Regulators approved Wal-Mart's 17 billion rand (about $2.4 billion) bid to buy a controlling share of a South African chain in a ruling Tuesday that followed a fierce debate over protectionism in the country with the continent's most promising economy.
Unions and government officials are worried the arrival of the world's biggest retailer will hurt jobs and local manufacturing. In its ruling, the Competition Tribunal, the government agency charged with promoting competition and protecting consumers, said Wal-Mart and South African retailer Massmart could not lay off any workers for two years, must respect Massmart's existing labor agreements for three years and must invest in training South African suppliers.
Wal-Mart and Massmart had already agreed to take the steps regarding layoffs and union agreements. They also pledged to spend 100 million rand (about $14 million) over the next three years to help farmers and other South African suppliers gear up to do business with Wal-Mart.
The Congress of South African Trade Unions, a key ally of the governing African National Congress, called the tribunal's approval "almost unconditional" and said Tuesday that its leaders will meet in late June to plan a campaign of marches, demonstrations, pickets and stay-aways to try to keep Wal-Mart out.
The tribunal said Wal-Mart was likely to bring lower prices and "benefit consumers by strengthening rivalry and improving choice."
It said some losers were inevitable among South African retailers and producers as a result of the decision, but that it chose a path it hoped would make South Africans more competitive.
Arkansas-based Wal-Mart operates in Europe, Asia and across the Americas. Its interest in coming to Africa for the first time has been seen as a vote of confidence not just in South Africa's economy, but in the continent's potential.
Wal-Mart CEO and president Doug McMillon said after Tuesday's ruling he expected the transaction to be completed in a few weeks, and that Wal-Mart would help Massmart with a planned expansion that he said would create 2,000 to 3,000 jobs over the next few years.
Grant Pattison, the Massmart CEO who will continue in that role with the merged company, said shoppers would not see immediate changes in stores that will retain their South African names, but that new products and lower prices would steadily be introduced.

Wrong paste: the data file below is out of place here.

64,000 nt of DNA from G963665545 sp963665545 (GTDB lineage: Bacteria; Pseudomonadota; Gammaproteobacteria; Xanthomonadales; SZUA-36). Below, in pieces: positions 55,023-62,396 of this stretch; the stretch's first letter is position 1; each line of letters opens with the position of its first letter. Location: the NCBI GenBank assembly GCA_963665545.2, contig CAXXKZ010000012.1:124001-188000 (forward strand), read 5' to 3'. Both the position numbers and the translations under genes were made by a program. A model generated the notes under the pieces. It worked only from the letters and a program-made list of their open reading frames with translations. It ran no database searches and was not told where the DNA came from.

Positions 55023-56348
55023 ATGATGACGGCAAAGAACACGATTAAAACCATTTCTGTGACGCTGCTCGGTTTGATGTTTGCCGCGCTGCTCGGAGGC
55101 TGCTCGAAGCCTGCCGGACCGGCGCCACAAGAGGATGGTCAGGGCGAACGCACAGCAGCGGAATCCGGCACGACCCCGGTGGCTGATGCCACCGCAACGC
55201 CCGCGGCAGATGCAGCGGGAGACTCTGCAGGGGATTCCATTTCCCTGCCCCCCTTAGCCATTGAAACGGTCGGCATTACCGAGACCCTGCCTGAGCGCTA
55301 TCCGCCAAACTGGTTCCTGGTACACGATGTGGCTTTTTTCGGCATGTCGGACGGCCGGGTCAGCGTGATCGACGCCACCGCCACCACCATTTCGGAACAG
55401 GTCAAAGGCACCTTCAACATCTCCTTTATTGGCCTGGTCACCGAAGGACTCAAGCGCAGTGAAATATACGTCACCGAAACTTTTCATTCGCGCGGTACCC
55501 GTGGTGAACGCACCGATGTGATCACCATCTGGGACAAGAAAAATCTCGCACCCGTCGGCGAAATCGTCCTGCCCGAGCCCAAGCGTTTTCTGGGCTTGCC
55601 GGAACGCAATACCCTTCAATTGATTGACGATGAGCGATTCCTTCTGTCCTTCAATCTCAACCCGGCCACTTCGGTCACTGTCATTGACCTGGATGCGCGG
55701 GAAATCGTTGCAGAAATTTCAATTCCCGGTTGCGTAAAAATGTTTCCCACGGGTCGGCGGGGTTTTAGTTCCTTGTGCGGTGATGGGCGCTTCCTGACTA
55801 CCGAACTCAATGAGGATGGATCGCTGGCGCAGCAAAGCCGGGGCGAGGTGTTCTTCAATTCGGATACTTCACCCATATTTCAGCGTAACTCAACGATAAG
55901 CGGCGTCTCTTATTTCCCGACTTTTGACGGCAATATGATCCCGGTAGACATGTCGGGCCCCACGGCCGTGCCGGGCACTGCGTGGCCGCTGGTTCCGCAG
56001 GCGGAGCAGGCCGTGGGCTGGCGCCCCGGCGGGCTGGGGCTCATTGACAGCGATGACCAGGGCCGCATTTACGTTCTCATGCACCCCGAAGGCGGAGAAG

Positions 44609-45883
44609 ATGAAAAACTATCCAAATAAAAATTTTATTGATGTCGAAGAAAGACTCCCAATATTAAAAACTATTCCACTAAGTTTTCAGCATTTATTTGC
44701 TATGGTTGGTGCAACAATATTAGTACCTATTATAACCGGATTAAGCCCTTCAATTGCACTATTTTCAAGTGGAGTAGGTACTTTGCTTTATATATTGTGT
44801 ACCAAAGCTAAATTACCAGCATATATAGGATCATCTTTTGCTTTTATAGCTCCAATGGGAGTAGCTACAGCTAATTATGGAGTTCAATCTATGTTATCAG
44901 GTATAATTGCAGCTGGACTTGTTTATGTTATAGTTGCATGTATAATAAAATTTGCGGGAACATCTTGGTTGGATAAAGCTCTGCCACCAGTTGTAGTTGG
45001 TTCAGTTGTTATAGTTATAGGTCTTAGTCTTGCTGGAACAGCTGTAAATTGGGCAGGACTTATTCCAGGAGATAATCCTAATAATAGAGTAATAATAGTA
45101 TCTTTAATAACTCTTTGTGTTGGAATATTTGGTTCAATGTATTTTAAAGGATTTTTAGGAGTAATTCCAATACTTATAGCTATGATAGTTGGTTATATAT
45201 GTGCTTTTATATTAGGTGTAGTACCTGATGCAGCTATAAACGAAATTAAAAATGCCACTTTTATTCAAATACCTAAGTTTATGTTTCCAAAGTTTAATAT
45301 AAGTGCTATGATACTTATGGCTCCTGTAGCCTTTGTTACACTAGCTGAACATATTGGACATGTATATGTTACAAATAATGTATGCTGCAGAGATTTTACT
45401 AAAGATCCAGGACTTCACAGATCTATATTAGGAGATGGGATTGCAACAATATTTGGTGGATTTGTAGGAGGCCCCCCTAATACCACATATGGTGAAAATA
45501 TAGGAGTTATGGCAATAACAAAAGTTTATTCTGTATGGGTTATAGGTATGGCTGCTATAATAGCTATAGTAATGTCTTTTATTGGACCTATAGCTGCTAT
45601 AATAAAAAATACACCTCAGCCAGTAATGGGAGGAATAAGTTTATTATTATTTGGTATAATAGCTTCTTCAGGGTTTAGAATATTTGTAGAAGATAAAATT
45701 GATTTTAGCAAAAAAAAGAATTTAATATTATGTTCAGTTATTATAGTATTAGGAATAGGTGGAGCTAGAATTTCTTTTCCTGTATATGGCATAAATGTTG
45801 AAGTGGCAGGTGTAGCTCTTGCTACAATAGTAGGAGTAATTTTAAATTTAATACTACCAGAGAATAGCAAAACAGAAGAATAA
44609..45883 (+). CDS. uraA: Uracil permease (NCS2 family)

The unions and the government departments of trade, agriculture and economic development had argued Wal-Mart would flood South Africa with cheap foreign goods, forcing other retailers to do the same and putting local manufacturers out of business. They also argued during a week of public hearings before the tribunal earlier this month that Wal-Mart was anti-union, and that that would lead to lower wages and fewer jobs.
Wal-Mart and Massmart say their critics' case relied less on evidence than fear. Wal-Mart fought for the deal before the tribunal and before the public, setting up a South African website to make its case.
Seeraj Mohamed, director of an economic research unit at Johannesburg's University of the Witwatersrand, was unconvinced.
"Once Wal-Mart enters your economic system, it's like having a really strong and virulent weed or fish," he said in an interview. "They come in and totally change the environment, and other species die out."
But John Luiz, director of international programs at the university's business school, said South Africans should see the arrival of Wal-Mart as an opportunity to become part of the international supply chain.
"It is now up to the suppliers to show their worth and to take advantage of this opportunity which they would not have had without the Wal-Mart entry," Luiz said, adding that Wal-Mart also would have to prove it isn't anti-labor.
Opponents had wanted Wal-Mart and Massmart to be forced to buy a certain percentage of goods locally, a condition the companies argued violated world trade agreements and was not guaranteed to be an efficient or effective way to safeguard jobs.
The deal was overwhelmingly approved in January by Massmart shareholders. Those include South Africa's government-owned Public Investment Corp., which invests on behalf of civil service pension funds, and Scotland's Aberdeen Asset Management. Massmart workers, most of whom are black, also have a stake through a trust set up as part of a South African campaign to help those denied economic opportunities under apartheid.
Wal-Mart has 8,692 stores in 15 countries, among them Brazil, China and India.
South Africa's Massmart operates in more than a dozen African countries, so buying in means Wal-Mart will have access to more than just 50 million South African consumers.
Africa's middle class is growing, but many on the continent still struggle. Massmart strategies include extending short-term store credit to hawkers. Some of the micro-entrepreneurs who stock their stalls with fruit, candy and other goods from outlets of Makro, Massmart's big box chain, have grown into small businesspeople.
Companies like Ford and Disney are expanding business in South Africa, seen as both a gateway to the rest of the continent and an important market in its own right despite high rates of poverty and unemployment.
Deputy President Kgalema Motlanthe, speaking at an economic development conference this week, insisted South Africa was open for business, and expressed concern that current levels of private investment were too low to sustain growth. South Africa's economy grew by 4.8 percent in the first quarter of 2011, the government announced Tuesday, marking a slow but steady recovery from the global recession.
Donna Bryson can be reached on http://twitter.com/dbrysonAP